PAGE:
Ironically, as much as people worry about and invest energy in their future wealth planning, they often fail to do the same when it comes to health planning—though you would think that would be the obvious priority! Enter Dr. Phil Pearlman, one of the most sought-out experts on the symbiotic relationship between pursuing success in wealth and health.
Phil earned his doctorate in clinical psychology, but he never practiced traditional psychology. Instead, he took his skills to the business world and focused on the stock market. Phil became involved with several startups and successful businesses as a behavioral economist, using the study of human behavior to drive financial decisions.
He was secure financially, but he struggled from a physical and mental health standpoint. Phil took a good, hard look at his life and acknowledged that he was overworked, overweight, drinking too much, and too stressed at work. He made the conscious decision to take back control of his life by taking care of himself.
Phil chronicled his personal journey in a weekly newsletter that attracted thousands of followers. His subscribers included a niche crowd: financial advisers. Working with Phil, many financial consultants have learned that in order to truly help their clients, they need to push them to make lifestyle changes so that they will live long enough to enjoy their hard-won financial freedom.
Phil continued helping individuals and companies make better health decisions, and he progressed to doing this work full-time. Many of us complain about being too busy to get healthy, but Phil is helping entrepreneurs and “regular people” do exactly that, and his clients have discovered a direct correlation between better health and better decision making at work.
Eating healthfully, exercising and getting a good night’s rest are things that most of us think about but find hard to implement. I enjoyed speaking to someone who has helped create positive health transformations in so many others.
Now join me in doing some push-ups…or at least one.
“My background in finance is a bit unusual. While for most people its economics, my background is psychology. Today, in both my personal and professional life, I focus on the convergence of health and wealth; but for many years, these things were completely separate for me.
“I was born outside of Baltimore in a town called Pikesville, a predominantly Jewish suburb in Baltimore County. I had a relatively quiet, normal childhood. I had a bar mitzvah, but my family was not very observant. Today, I am married and have two children; my wife is a noted psychologist.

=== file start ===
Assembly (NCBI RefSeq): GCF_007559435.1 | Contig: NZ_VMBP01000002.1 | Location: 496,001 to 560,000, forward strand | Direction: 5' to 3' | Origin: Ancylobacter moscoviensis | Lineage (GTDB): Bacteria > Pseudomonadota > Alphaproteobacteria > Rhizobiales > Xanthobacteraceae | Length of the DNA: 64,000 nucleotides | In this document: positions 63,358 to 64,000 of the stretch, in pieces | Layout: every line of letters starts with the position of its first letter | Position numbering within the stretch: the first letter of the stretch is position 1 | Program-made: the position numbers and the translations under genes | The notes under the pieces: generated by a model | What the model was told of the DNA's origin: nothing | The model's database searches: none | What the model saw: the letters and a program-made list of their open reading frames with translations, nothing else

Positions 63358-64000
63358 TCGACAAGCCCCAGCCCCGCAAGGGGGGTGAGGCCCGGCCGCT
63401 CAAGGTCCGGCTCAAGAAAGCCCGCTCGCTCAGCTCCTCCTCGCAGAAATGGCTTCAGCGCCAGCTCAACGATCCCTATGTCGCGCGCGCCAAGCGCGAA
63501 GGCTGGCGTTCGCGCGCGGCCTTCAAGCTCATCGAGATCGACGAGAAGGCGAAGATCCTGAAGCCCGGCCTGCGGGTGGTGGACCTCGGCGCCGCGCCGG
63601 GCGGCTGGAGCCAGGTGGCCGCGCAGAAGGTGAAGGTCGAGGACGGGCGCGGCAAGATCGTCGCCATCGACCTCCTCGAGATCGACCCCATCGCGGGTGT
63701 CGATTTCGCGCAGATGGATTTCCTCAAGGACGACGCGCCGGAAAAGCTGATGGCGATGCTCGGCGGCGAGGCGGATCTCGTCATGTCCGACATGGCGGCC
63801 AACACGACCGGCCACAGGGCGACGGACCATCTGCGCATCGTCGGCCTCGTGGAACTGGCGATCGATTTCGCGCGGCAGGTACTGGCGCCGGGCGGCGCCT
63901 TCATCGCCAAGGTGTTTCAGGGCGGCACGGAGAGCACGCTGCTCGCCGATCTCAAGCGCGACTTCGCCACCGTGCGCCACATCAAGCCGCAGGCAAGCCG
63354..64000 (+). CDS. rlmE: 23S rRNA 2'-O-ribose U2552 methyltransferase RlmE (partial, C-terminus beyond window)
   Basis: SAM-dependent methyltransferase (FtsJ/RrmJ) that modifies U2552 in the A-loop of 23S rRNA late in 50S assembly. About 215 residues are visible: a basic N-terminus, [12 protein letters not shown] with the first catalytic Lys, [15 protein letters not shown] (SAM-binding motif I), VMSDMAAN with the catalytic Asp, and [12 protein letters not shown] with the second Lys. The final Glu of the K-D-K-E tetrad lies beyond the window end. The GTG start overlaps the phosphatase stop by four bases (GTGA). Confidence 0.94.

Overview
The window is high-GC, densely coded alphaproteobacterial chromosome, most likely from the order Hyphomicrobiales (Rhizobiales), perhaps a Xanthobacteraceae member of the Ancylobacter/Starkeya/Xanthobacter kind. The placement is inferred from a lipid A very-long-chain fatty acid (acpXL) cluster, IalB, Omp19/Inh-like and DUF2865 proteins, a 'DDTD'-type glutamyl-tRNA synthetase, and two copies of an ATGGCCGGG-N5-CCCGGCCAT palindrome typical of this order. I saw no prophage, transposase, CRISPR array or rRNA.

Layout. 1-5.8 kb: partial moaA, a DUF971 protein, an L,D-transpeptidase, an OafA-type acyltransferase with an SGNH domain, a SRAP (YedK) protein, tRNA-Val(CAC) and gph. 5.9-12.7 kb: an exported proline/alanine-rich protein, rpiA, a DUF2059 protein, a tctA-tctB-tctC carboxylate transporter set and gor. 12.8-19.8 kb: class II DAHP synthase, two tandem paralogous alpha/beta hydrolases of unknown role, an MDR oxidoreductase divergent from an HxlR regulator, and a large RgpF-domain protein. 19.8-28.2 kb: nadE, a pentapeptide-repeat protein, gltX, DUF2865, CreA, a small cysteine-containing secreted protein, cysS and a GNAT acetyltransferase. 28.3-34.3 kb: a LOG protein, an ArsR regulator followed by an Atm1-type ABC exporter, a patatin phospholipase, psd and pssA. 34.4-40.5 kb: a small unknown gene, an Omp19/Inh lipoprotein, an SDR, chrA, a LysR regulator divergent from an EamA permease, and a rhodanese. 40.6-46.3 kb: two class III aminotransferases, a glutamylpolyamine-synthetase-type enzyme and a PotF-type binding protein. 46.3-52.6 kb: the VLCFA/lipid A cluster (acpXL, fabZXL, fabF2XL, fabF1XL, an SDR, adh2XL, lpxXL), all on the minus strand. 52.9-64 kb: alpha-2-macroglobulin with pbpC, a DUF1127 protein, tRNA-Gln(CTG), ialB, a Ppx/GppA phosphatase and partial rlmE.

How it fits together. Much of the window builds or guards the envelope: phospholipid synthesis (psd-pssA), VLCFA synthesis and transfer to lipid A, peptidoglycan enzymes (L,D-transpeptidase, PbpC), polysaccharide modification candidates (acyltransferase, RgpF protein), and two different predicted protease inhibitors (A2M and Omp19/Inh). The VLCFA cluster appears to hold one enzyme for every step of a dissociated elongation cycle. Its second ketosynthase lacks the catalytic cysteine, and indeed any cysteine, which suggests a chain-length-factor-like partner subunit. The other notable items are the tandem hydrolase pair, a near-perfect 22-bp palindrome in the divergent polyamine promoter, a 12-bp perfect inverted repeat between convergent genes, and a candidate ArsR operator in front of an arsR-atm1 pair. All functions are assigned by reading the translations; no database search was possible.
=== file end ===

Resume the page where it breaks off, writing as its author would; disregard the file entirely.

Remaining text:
“My paternal grandfather, whom I never met, was a Jew in the Russian Army. He escaped and made it to the US. My father, David, was a pharmacist, and he and his brother had a pharmacy on North Avenue in Baltimore City where they sold a lot of hair goods. They opened a beauty supply store next door, and it did so well that they ended up selling the pharmacy so they could expand the beauty supply store. My mother was the homemaker. I’m the youngest of four kids.
“There was a part of me that was very artistic and creative, and another part that was interested in business and numbers. I felt the conflict, and I didn’t come to peace with it for a very long time. Integrating these different parts of myself was hard. I went through periods when I was into being an artist and a writer, and other periods when I was into business. I was trying to figure out who I was. Looking back, I can see that this internal struggle has been a fundamental conflict in my life.
“The seeds of my destructive behaviors were planted in high school and sprouted in college, and it was amazing that I made it through, because I did not take care of myself. Today, I savor every moment and take very good care of myself. I’m a health nut and I also help other people. I have finally found myself, but it was not an easy road to get here.
“My first real job out of college was teaching special education in Orlando. It was fulfilling work, but the truth is that I was not in a good enough place mentally and emotionally to be doing that kind of work. In the three years that I worked there, I had a positive effect on a lot of kids, but I recognized that I could not stay in a position that required that kind of responsibility.
“When I was about 26, I moved back to the DC area. I decided I was going to be a child psychologist, and I got into a graduate program. I did better in these classes than I had in college because I was much more motivated. I wrote my doctoral dissertation on an integrative model in the treatment of narcissistic personality disorder. The greatest thing that I got out of the program was learning how to integrate different systems; that has helped me in everything that I’ve done since.
“I have always been entrepreneurial, and I was interested in business as well as psychology. I applied my study of human behavior to the finance world, specifically the stock market. Utilizing the study of human behavior as a tool to analyze the market and understand the psychology of human behavior when it comes to making trading decisions has long been a passion of mine.
“I was very fortunate that I got involved in the stock market in the late ’90s, when the market was going crazy (the Internet bubble), and that I got out in time to not get killed by the crash. It was actually quite interesting. I was studying mania and bipolar disorder at that time, and I remember thinking, ‘This is a mania! This is a bubble!’ My educational and professional lives were meshing.